The flexibility, adaptability and regenerative tendencies of MSMEs have made the sub-sector a pivotal focus for the industrial development of many countries, particularly the developing ones (Raji, 2000). According to Sule (1986), they provide an effective means of stimulating indigenous entrepreneurship, create greater employment opportunities per unit of capital invested, and aid the development of local technology. Through their wide dispersal, they provide an effective means of mitigating rural-urban migration and resource utilization. By producing intermediate products for use in large-scale enterprises, they contribute to the strengthening of inter-industrial linkages.

In Nigeria, from 1986 when the Structural Adjustment Programme (SAP) was launched, there has been a decisive switch of emphasis from the grandiose, capital intensive large scale agricultural and industrial projects to MSMEs. This is because of their potentials for ensuring a self-reliant industrialization in terms of the ability to rely largely on local raw materials and their employment generation capacity (Sule, 1986; Inang and Ukpong, 1993; Essien, 2001; Central Bank of Nigeria/Nigerian Institute for Social and Economic Research (CBN/NISER), 2004). In both developed and developing economies, there are evidences of the immense contributions of MSMEs.

In the Organization for Economic Cooperation and Development (OECD) economies, MSMEs account for over 95 per cent of firms, 60-70 per cent of employment, and 55 per cent of gross domestic product (GDP). They also generate the lion’s share of new jobs. In developing countries, more than 90 per cent of all firms outside the agricultural sector are MSMEs, generating a significant portion of GDP. For example, in Morocco, 93 per cent of industrial firms are MSMEs and account for 38 per cent of production, 33 per cent of investment, 30 per cent of exports and 46 per cent of employment. In Bangladesh, enterprises of less than 100 employees account for 99 per cent of firms and 58 per cent of employment. Similarly, in Ecuador, 99 per cent of all private companies have less than 50 employees and account for 55 per cent of employment (WBCSD, 2004). In Indonesia, SMEs account for 98 per cent of her enterprises and over 60 per cent of her Gross National Product (GNP)(Timberg, 2000). Not all these MSMEs are in the formal sector; some occupy the unofficial labour market, which varies in size from an estimated 4-6 per cent in developed countries to over 50 per cent in developing nations (WBCSD, 2004).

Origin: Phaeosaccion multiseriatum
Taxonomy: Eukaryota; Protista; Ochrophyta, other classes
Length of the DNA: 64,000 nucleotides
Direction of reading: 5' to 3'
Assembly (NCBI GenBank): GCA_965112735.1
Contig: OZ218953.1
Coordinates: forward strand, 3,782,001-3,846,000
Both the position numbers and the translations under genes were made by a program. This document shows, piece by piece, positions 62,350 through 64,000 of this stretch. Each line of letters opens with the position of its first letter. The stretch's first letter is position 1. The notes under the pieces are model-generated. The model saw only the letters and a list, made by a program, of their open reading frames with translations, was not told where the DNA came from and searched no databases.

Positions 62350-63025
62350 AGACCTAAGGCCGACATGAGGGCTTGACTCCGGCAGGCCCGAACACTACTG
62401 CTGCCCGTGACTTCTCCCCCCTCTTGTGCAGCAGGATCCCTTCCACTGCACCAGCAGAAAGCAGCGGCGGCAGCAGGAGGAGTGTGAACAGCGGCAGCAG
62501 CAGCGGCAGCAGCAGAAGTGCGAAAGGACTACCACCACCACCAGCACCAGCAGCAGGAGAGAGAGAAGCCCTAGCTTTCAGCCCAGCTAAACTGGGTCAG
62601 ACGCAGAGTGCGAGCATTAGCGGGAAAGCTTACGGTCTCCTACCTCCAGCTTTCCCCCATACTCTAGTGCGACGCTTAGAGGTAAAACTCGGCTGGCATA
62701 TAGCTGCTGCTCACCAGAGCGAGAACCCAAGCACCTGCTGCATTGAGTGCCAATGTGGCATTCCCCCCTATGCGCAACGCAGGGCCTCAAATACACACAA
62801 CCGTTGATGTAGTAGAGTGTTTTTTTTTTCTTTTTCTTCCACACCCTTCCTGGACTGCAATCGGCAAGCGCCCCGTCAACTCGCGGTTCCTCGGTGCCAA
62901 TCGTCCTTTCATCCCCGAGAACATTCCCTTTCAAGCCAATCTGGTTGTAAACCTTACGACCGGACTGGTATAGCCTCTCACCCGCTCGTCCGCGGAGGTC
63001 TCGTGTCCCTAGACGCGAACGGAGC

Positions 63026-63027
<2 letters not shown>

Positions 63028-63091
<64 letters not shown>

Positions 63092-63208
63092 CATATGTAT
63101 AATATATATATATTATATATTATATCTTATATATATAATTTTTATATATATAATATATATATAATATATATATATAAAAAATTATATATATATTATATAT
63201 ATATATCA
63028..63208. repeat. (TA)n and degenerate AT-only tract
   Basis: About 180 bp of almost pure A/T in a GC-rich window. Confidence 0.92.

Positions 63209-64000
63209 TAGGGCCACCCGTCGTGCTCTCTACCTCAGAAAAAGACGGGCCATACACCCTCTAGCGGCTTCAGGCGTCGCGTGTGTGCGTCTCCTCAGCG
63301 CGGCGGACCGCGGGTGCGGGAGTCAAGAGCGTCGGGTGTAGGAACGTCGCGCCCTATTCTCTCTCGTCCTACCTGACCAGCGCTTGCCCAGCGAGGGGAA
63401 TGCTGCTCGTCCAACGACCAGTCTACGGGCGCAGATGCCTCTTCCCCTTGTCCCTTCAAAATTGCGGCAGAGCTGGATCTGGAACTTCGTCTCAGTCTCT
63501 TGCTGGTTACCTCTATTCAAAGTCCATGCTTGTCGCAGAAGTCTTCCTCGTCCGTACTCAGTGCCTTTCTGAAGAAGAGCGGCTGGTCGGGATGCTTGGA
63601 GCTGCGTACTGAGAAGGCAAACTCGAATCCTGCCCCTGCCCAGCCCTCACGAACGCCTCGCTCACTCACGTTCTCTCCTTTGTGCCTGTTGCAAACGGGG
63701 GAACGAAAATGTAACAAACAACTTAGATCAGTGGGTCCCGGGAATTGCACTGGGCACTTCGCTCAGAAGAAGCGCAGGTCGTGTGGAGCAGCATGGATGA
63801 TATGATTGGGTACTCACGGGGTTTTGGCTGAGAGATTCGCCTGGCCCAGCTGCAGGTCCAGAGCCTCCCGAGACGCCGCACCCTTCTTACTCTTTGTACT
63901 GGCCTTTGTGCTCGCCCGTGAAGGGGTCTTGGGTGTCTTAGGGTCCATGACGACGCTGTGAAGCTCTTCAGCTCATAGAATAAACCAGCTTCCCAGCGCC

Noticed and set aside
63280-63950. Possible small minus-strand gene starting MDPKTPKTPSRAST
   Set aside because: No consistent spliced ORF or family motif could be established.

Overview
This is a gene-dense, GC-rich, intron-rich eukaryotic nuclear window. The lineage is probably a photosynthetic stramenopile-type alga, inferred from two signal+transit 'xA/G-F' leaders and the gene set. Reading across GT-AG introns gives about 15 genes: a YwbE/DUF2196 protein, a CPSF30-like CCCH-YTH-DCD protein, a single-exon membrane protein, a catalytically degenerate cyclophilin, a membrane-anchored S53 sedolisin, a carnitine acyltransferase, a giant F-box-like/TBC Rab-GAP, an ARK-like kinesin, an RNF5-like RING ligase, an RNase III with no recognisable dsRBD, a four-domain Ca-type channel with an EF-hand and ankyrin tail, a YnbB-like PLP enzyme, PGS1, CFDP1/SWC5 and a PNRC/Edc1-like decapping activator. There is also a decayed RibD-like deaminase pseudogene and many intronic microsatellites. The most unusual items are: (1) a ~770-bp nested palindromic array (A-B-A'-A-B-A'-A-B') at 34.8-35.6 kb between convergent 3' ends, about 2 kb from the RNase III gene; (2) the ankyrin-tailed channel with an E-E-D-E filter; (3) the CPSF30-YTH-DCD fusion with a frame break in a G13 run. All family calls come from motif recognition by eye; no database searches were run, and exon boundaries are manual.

By global standards, large enterprises are very few in Nigeria. Peasant agriculture predominates, accounting for about 95 per cent of total agricultural output in Nigeria and employment in the sector (Research Dept., CBN, 2000), while the agricultural sector has been the mainstay of the Nigerian economy and currently accounts for 22.90 per cent of the country’s Gross Domestic Product (NBS, 2015). It is also estimated that non-farm MSMEs account for over 25 per cent of total employment and 20 per cent of GDP in Nigeria (SMEDAN, 2007). Empirical evidence shows that MSMEs dominate the industrial sector in Nigeria, accounting for about 70 per cent of industrial employment and 10 – 15 per cent of manufacturing output (CBN 2000). In addition, the number of persons employed by MSMEs over the years has generally risen (CBN, 2004). Available information confirms that informal manufacturing enterprises are dominated by small-size operators in the country, in terms of number of people employed with percentage distribution ranging between 92 and 98 across activity sectors. Furthermore, the contribution of the entire informal sector (agriculture sector inclusive) to the GDP was put at 38.7 per cent (Central Bank of Nigeria/Federal Office of Statistics/Nigerian Institute for Social and Economic Research (CBN/FOS/NISER), 2001). They have been very prominent in the manufacture of bakery products, leather products, furniture, textiles and products required for the construction industry.